The Countess of Pembroke's Arcadia

Appearance, Attire, and Deception in Sidney's Arcadia College

'The roote of my desire Was vertue cladde in constant louse attire.' (Arcadia, III)

Attire and appearance lie at the heart of Sir Philip Sidney's The Countess of Pembroke's Arcadia, (or simply Arcadia) with the plot hinging on ideas of costume, shifting identity, and deceit; hardly surprising considering Sidney's part in the humanist tradition of the Renaissance era, in which writers revived ideas from classical antiquity. Greek literature and mythology relied heavily on ideas about disguise and costume, with the title of Ovid's Metamorphoses for instance translating to 'books of transformations.' 'Transformations' here seems a term particularly relevant to Arcadia, in which a change of costume or clothing equates to a transformation of identity rather than a simple adoption of one; attire and appearance are important therefore in the sense that they are the primary deciding factor as to how each character is approached and treated by others.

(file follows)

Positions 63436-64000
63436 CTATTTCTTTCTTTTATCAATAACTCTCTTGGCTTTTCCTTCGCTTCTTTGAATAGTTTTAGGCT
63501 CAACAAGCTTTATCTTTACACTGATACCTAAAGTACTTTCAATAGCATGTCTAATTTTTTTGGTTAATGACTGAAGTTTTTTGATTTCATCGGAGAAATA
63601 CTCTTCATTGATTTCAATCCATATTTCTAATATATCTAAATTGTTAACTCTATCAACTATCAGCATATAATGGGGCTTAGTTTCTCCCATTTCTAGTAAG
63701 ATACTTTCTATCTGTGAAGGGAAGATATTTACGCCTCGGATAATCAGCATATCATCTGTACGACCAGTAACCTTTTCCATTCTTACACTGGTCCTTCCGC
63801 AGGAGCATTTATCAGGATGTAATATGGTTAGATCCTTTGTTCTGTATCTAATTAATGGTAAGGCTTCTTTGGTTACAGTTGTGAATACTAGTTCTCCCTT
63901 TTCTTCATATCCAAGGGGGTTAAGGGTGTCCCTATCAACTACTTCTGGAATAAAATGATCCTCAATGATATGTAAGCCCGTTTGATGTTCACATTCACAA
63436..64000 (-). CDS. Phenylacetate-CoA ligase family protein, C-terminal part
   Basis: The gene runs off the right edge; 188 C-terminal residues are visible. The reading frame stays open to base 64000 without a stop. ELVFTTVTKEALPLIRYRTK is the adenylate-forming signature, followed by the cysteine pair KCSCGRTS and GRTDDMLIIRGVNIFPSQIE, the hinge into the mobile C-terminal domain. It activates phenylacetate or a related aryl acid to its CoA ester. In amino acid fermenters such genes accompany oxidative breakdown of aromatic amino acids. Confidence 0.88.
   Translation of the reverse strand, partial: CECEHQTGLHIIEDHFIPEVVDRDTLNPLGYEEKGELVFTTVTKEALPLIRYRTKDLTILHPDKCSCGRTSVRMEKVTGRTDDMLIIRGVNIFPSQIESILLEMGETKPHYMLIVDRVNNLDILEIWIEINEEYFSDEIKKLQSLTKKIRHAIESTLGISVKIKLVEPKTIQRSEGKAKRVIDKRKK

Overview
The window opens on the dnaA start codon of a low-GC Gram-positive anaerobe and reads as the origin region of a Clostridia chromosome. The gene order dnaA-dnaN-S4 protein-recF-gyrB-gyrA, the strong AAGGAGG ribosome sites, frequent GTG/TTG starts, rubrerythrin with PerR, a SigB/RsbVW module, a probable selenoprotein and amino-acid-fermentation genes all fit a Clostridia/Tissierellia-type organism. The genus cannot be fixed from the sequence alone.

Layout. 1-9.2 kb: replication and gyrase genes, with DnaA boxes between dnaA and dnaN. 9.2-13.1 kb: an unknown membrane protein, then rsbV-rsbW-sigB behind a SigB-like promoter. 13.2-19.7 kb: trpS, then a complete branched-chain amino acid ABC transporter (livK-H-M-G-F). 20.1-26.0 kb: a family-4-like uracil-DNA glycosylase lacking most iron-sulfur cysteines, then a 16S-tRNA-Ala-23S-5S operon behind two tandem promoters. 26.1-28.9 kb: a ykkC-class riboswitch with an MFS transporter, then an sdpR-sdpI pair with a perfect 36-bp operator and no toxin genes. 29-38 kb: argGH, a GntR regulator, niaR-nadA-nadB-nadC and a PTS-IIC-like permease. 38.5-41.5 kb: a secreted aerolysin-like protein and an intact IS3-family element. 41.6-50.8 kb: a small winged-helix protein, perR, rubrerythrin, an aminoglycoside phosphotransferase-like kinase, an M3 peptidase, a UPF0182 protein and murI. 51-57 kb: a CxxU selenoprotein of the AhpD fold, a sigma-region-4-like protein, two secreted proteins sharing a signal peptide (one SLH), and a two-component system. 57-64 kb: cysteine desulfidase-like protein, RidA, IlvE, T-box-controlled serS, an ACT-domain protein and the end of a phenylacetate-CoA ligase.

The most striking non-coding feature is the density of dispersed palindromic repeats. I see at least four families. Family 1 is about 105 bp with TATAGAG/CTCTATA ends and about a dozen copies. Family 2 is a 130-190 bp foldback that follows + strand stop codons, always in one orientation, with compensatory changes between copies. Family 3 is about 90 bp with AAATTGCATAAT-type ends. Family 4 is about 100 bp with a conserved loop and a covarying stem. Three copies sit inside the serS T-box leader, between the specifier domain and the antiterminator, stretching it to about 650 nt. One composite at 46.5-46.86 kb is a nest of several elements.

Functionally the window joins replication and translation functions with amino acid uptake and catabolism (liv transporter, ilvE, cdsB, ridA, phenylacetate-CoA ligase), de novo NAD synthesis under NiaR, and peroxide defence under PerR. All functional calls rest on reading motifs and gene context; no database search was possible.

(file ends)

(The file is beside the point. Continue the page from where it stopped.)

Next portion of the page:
In book I, both of the princes adopt different identities as means to woo Pamela and Philoclea, bypassing the Duke's refusal to allow noblemen near his daughters. Musidorus remains male but dons the clothes of a shepherd and becomes 'Dorus,' whilst Pyrocles dons 'womanish apparel' and...

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